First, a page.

To cover a story that is by no means simple or clear requires a simple narrative centered on a single individual, yet designer-turned-director Tom Ford’s second film is an adaptation of Austin Wright’s story Tom and Susan, which was originally intended to be a two-part series but emerged instead as the film Nocturnal Animals, a deconstructed metaphor of art at the bottom of the soul.
Amy Adams stars as Susan, a sad-eyed lady of the lowbrow art scene who is drawn to her ex-husband’s pulp novel set in west Texas as a wasteland reflection of their damaged relationship.
The most personal and private of all artists, writers do not think like others but must also be able to internalize what it is that others think. You aim to play music to a crowd.
And if the mood hits you, painting in public can be cathartic.
But a writer must lock the world out in order to enter the high-hell of disappointment and despair before discovery; that netherworld that is neither gratuitous nor sublime, lest the audience, be it reader or filmgoer, finds itself spiraling through indifference to a half-baked narrative. The writer’s craft is supposed to be uncomfortable, uncompromising and must run concurrently with his own reckless life. That’s why it is easier to write about oneself in the first place, which is addressed in this film.
Susan Morrow (Adams) and Edward Sheffield (Jake Gyllenhaal) had a guilt-ridden breakup, yet after twenty years he has completed that much anticipated debut novel, and dedicated it to Susan.
Though she travels in art circles, she’s bogged down in the hell of L.A. noirish grime where the blistering sun highlights every blemish with the mental squalor of superficial standards. So as this film begins, Susan’s latest art show opening features obese, gyrating, naked schoolgirls as a forecast of the end of the line for what has become voyeuristic junk culture with its Annie Sprinkle clarity.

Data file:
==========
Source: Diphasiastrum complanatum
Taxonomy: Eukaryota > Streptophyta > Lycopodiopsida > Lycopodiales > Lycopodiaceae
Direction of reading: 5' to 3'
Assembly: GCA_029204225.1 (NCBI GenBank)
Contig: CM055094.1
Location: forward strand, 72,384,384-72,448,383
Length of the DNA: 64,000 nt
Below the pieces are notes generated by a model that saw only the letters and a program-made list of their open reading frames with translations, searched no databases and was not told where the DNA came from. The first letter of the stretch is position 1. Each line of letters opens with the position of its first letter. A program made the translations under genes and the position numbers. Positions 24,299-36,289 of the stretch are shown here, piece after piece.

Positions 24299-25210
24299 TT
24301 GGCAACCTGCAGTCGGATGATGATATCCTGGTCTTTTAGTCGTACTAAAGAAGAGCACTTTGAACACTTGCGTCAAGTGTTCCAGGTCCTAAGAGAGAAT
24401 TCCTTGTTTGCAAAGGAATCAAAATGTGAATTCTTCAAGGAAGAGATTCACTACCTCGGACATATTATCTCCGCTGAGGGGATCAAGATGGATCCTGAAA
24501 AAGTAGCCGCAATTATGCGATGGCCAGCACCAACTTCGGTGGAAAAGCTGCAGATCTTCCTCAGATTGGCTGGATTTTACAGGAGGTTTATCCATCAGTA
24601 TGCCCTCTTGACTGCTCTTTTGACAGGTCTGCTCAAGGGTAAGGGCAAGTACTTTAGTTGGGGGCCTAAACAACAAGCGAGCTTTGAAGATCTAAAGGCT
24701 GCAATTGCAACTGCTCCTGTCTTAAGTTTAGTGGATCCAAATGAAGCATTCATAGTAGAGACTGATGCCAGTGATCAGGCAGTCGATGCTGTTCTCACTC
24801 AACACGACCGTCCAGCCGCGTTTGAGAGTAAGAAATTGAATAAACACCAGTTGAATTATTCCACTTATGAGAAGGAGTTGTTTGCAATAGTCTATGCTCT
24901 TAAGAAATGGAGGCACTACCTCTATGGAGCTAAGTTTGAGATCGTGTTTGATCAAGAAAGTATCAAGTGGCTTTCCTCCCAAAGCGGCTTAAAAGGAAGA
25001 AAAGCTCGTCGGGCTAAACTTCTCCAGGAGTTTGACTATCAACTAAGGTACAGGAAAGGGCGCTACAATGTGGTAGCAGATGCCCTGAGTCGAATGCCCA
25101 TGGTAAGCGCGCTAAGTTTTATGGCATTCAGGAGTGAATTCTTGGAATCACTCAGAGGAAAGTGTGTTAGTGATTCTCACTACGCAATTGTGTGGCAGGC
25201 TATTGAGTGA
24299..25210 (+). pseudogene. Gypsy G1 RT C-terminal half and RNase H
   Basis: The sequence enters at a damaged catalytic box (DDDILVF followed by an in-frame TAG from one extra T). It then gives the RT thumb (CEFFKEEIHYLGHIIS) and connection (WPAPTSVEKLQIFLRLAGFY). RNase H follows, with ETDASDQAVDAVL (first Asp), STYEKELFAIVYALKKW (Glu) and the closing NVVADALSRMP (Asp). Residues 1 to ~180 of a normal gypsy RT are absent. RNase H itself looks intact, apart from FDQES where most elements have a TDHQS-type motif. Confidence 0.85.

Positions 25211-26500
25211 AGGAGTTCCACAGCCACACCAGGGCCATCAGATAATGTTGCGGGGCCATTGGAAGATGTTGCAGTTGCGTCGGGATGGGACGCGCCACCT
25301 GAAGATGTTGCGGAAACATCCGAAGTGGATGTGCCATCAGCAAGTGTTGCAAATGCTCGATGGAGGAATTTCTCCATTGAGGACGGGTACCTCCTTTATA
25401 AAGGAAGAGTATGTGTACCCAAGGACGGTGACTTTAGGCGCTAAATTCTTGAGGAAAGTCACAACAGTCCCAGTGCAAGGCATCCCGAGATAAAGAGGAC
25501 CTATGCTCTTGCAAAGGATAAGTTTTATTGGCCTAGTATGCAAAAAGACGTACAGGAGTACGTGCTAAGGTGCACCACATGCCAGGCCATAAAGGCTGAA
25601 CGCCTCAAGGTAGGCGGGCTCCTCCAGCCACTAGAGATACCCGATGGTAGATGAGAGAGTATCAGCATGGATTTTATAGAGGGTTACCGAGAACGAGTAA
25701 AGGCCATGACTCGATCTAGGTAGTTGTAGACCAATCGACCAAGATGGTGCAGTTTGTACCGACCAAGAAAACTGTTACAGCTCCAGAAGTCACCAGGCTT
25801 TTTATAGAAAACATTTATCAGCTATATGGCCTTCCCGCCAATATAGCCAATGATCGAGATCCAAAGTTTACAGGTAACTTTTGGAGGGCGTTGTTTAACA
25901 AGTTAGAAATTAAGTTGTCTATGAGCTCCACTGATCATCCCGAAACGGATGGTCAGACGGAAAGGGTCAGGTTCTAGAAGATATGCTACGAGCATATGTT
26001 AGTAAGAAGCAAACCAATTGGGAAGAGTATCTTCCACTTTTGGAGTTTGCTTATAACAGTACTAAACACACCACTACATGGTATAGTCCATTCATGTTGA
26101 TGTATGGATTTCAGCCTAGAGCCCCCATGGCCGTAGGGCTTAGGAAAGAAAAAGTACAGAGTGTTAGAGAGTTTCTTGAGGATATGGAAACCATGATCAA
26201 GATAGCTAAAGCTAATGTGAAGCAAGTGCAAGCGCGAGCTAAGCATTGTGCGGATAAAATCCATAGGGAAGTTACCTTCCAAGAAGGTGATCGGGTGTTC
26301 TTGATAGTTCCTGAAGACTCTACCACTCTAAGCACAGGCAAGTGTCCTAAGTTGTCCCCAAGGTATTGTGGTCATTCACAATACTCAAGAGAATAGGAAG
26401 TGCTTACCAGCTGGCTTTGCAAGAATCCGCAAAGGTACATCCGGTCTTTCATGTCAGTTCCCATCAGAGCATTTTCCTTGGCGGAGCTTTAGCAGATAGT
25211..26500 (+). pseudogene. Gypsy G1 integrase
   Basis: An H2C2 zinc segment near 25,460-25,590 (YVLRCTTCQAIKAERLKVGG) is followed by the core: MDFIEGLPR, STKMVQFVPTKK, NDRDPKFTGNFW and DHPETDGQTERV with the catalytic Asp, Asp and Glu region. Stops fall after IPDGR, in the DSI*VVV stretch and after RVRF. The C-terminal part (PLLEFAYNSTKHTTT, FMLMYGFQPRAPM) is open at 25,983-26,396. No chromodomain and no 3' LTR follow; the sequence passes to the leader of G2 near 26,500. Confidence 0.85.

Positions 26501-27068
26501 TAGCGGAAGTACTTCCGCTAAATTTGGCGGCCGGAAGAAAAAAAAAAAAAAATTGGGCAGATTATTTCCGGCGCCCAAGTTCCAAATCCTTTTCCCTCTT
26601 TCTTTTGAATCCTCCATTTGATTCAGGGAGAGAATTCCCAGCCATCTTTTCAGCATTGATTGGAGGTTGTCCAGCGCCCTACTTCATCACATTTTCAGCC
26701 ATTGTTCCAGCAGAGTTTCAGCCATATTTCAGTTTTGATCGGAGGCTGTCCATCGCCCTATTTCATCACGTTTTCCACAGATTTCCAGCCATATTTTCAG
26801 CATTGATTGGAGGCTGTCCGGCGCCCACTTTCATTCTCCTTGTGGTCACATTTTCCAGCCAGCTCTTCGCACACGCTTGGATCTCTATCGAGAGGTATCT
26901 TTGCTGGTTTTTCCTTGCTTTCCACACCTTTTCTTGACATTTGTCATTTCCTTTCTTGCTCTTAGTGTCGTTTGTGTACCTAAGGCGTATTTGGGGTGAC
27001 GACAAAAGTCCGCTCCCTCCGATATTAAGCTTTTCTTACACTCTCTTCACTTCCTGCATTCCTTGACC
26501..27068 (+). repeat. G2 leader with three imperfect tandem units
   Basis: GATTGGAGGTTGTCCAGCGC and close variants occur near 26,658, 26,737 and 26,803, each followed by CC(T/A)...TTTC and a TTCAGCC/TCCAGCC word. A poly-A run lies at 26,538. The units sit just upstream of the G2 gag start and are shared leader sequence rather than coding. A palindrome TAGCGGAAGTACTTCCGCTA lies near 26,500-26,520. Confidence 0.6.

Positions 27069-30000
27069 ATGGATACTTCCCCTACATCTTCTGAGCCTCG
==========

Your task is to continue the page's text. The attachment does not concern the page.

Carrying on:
Poor judgment has blindsided her aspirations to move beyond the crud of patrons who speak of art in dollars, thanks in part to intrusive comments from her Southern conservative mother (Laura Linney), which guaranteed an incurable guilt to ruin one marriage before an incalculable doubt led her to a second that is plagued by abandonment.
In previous times, art was an expression of fear and superstition, where skulls were decorated, flattened animal pelts served as wall hangings and primitive people marked territory and taboos with geometric lines.
Like the drawings on a cave wall, Edward’s novel is dark pulp cruelty as opposed to blindingly lit gallery exhibits. Violence provides a link tying her devastating guilt to his death-blow words about “a family” under siege from a roving pack of hyenas who patrol this world without borders, which can be extrapolated to be the mirror image of a world without limits, much like the current art scene and/or literary circles.
His novel, Nocturnal Animals, is as much about that late night crowd that crawls forth into the darkness from galleries and concert halls, believing themselves to be the vanguard that gets to determine what direction the culture will take while classically trained “traditionalists” get ignored, or worse, preyed upon by elite barbarians at the gate making a test run by applauding junk!
“What is art?” chimed its way into mid-century classrooms, which gladly provided an answer: “It’s anything we can get away with!”
That reduces culture to prison yard rhetoric.
To the “art in the junkyard” cannibals who watch as a man pours paint over his own head to a background cacophony of muted retching sounds, it may indeed be seen as profound.
In Edward’s novel, those who crush the creative spirit, these destroyers of standards don’t fill a canvas but a cemetery, leaving the tattered bodies of “a family” along the side of a road.
It’s Henry Rollins’ snide poetic assault “Family Man” set to the squeal of tires. And there exist those who accept rape and murder as a type of performance art.
Constantly we hear it recommended that we “go to the light.” But what if the bright lights beckon toward the fires of hell?
Orpheus had to risk Hades to rescue Eurydice, just as Edward’s pulp novel encourages Susan to come alive!
Notoriety is not the same as renown.
Nocturnal Animals makes that distinction.